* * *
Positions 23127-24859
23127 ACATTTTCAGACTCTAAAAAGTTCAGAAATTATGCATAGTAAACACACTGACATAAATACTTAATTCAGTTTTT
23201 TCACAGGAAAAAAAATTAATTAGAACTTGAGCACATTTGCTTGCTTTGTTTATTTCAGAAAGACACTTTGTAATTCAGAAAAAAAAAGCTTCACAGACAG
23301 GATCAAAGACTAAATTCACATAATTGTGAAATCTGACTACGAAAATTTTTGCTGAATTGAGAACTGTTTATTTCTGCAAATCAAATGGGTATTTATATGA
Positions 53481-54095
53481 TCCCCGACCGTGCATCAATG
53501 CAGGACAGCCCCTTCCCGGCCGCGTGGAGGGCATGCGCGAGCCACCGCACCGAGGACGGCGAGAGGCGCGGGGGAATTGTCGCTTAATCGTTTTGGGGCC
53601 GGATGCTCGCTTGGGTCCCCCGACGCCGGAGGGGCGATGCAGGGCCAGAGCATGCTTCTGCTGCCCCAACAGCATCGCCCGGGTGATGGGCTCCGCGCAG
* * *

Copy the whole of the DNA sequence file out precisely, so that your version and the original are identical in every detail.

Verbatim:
Positions 23127-24859
23127 ACATTTTCAGACTCTAAAAAGTTCAGAAATTATGCATAGTAAACACACTGACATAAATACTTAATTCAGTTTTT
23201 TCACAGGAAAAAAAATTAATTAGAACTTGAGCACATTTGCTTGCTTTGTTTATTTCAGAAAGACACTTTGTAATTCAGAAAAAAAAAGCTTCACAGACAG
23301 GATCAAAGACTAAATTCACATAATTGTGAAATCTGACTACGAAAATTTTTGCTGAATTGAGAACTGTTTATTTCTGCAAATCAAATGGGTATTTATATGA
Positions 53481-54095
53481 TCCCCGACCGTGCATCAATG
53501 CAGGACAGCCCCTTCCCGGCCGCGTGGAGGGCATGCGCGAGCCACCGCACCGAGGACGGCGAGAGGCGCGGGGGAATTGTCGCTTAATCGTTTTGGGGCC
53601 GGATGCTCGCTTGGGTCCCCCGACGCCGGAGGGGCGATGCAGGGCCAGAGCATGCTTCTGCTGCCCCAACAGCATCGCCCGGGTGATGGGCTCCGCGCAG